OUR ROOTS creator Tayo Fatunla celebrates 30 years of documenting black history

The acclaimed cartoonist has won fans all over the world with his cartoons depicting important events and individuals

MILESTONE: Tayo Fatunla's OUR ROOTS column highlights the impact of black history

2019 marks a very special year for OUR ROOTS cartoonist Tayo Fatunla.

This year marks 30 years since his column, highlighting important events and people in black history first appeared in The Voice.

The column has been syndicated in publications  in the United States and Africa winning an international audience in the process.

Born in Wimbledon, south London, Fatunla was educated in Nigeria.

His first cartoon appeared in the Nigerian children’s magazine Apollo while he was seventeen years old.

As a teenager he continued to work for well-known Nigerian newspapers and magazines such as Punch, Concord, Guardian and The Daily Times.

In the early 1980s he was the first African graduate of the prestigious Joe Kubert School of Cartoon and Graphic Art in New Jersey. 

DOCUMENTING HISTORY: The OUR ROOTS column has featured key events and individuals from black history including this one on former US President Barack Obama

OUR ROOTS was originally called AFRICAN SKETCHBOOK as a Kubert end of year project.

Acclaimed comic book artist Jerry Robinson, best known as the co-creator of DC Comics’ Robin and The Joker characters took an interest in Fatunla’s work and helped him secure a syndication deal in America, leading to publication in newspapers such as New York’s Amsterdam News.

In 1989, then Voice editor Steve Pope got in touch with Fatunla and shortly afterwards the cartoonist began his long association with the newspaper.

Fatunla said: “I remember sitting down with Steve Pope to discuss how to run the feature in the weekly paper.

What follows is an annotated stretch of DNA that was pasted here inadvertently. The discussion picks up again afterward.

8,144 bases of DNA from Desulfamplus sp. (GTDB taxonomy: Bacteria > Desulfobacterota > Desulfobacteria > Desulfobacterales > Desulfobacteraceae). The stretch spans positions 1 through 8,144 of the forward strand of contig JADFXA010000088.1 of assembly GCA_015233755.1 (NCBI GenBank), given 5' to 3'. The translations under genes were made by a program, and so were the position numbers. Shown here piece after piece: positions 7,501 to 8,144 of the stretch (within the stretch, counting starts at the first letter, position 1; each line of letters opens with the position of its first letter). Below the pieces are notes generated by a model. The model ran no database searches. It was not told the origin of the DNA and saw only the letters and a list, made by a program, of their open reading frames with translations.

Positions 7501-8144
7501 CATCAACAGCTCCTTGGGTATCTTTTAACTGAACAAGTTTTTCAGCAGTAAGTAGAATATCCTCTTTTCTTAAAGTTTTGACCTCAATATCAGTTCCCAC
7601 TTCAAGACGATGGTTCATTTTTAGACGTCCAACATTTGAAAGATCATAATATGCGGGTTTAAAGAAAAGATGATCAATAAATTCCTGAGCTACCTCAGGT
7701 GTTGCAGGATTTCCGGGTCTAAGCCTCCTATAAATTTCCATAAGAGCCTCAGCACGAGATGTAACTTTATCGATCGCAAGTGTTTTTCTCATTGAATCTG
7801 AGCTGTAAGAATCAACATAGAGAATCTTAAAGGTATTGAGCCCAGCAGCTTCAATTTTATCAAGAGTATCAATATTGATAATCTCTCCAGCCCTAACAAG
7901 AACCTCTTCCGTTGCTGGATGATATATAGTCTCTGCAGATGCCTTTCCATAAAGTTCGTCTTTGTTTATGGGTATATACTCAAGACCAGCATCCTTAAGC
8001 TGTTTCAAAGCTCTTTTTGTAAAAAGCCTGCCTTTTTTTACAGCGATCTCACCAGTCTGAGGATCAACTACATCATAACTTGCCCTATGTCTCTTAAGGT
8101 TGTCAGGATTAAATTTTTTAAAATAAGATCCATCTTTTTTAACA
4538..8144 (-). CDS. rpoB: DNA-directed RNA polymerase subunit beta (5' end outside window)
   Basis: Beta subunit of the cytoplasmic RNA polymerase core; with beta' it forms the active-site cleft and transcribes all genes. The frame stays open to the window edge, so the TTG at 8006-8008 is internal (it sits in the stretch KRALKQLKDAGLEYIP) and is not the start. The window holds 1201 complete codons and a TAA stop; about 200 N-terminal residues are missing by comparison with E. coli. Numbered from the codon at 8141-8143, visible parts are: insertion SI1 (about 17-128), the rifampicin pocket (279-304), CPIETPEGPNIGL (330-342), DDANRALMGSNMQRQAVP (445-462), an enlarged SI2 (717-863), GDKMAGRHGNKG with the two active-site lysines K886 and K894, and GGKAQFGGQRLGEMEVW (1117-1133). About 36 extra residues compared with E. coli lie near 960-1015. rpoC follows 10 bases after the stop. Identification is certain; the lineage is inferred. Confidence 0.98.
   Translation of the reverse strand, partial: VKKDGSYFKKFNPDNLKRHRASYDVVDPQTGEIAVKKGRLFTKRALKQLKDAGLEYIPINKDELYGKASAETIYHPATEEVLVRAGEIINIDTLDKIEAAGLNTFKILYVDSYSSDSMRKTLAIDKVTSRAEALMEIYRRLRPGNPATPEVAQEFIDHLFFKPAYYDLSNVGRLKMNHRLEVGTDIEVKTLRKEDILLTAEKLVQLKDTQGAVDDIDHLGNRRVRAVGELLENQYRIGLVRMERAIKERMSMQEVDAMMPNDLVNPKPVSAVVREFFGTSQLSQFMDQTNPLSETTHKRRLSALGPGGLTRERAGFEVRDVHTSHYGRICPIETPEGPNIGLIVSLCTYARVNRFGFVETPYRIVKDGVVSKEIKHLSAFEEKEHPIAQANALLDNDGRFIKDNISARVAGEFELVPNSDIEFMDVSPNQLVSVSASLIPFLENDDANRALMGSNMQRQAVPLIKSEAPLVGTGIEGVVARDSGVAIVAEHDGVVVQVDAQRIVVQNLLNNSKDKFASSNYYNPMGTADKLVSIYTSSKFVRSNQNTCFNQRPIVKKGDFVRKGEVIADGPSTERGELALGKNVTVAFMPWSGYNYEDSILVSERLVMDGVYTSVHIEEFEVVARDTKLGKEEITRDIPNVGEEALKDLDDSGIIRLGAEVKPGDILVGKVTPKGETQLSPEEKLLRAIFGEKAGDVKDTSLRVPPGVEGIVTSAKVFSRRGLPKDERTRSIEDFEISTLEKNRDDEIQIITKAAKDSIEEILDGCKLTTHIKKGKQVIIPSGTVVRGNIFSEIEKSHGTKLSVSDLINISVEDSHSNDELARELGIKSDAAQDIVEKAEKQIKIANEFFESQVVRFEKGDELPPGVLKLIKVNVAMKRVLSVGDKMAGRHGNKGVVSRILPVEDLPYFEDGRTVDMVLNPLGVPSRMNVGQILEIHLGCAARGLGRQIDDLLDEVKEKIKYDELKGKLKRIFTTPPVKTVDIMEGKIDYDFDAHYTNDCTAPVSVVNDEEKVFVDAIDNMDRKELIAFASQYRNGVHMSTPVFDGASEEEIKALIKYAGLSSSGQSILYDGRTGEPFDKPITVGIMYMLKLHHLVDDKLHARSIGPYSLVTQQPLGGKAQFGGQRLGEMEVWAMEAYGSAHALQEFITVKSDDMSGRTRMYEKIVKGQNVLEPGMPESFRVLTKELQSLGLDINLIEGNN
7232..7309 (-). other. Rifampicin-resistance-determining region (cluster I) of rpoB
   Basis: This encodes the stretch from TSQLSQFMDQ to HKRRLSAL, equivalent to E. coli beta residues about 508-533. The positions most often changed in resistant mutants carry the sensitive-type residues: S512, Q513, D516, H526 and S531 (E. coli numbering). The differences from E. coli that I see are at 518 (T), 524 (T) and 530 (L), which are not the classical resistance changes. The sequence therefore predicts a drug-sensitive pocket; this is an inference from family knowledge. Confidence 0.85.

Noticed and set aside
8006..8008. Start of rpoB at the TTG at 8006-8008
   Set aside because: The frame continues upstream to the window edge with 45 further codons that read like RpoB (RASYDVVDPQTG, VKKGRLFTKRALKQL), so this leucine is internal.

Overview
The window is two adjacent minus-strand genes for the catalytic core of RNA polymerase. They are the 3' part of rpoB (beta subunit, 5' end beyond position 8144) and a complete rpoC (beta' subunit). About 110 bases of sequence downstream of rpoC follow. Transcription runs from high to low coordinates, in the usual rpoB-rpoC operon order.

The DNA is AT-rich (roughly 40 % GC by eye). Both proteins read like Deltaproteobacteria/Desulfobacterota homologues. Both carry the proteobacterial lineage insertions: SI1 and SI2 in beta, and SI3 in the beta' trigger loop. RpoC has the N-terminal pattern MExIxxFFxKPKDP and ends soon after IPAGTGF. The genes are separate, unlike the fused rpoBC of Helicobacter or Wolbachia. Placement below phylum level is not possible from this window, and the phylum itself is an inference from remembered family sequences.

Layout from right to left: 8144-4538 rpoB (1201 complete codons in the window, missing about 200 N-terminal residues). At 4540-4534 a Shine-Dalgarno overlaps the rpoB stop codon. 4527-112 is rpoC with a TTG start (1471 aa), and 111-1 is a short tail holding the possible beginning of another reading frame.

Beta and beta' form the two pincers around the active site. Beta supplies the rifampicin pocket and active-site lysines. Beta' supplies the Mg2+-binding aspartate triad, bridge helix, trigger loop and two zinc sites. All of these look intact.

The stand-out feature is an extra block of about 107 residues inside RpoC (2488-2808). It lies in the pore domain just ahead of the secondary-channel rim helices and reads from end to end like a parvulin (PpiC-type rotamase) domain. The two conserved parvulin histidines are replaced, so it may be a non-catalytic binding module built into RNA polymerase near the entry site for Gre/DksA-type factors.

“The initial challenge I had was to research about black history makers from the UK and from all works of life internationally. My idea was not to focus on one particular black race but all black races in the diaspora. It worked and the interest in OUR ROOTS grew bigger and bigger.”

EDUCATION: The column has been used by schools in the US, Africa and the UK to teach pupils about black history

Fatunla continued: “Through years of drawings, the ignorant and the less informed have been educated, children have got to know achievers, heroes and heroines, sung and unsung, people, places and things in Africa, The Caribbean, New Zealand, Australia, South America, the US, Europe and many more black role models and black people in the diaspora.

“I have done OUR ROOTS presentations in schools, libraries, Museums and Universities internationally. I was honoured with a Lifetime Achievement Award in Philadelphia US. Many thanks to schools and their teachers who have invited me and used OUR ROOTS to educate in their schools and have blessed the young, gifted and talented with the knowledge of drawing. Black History Matters.”

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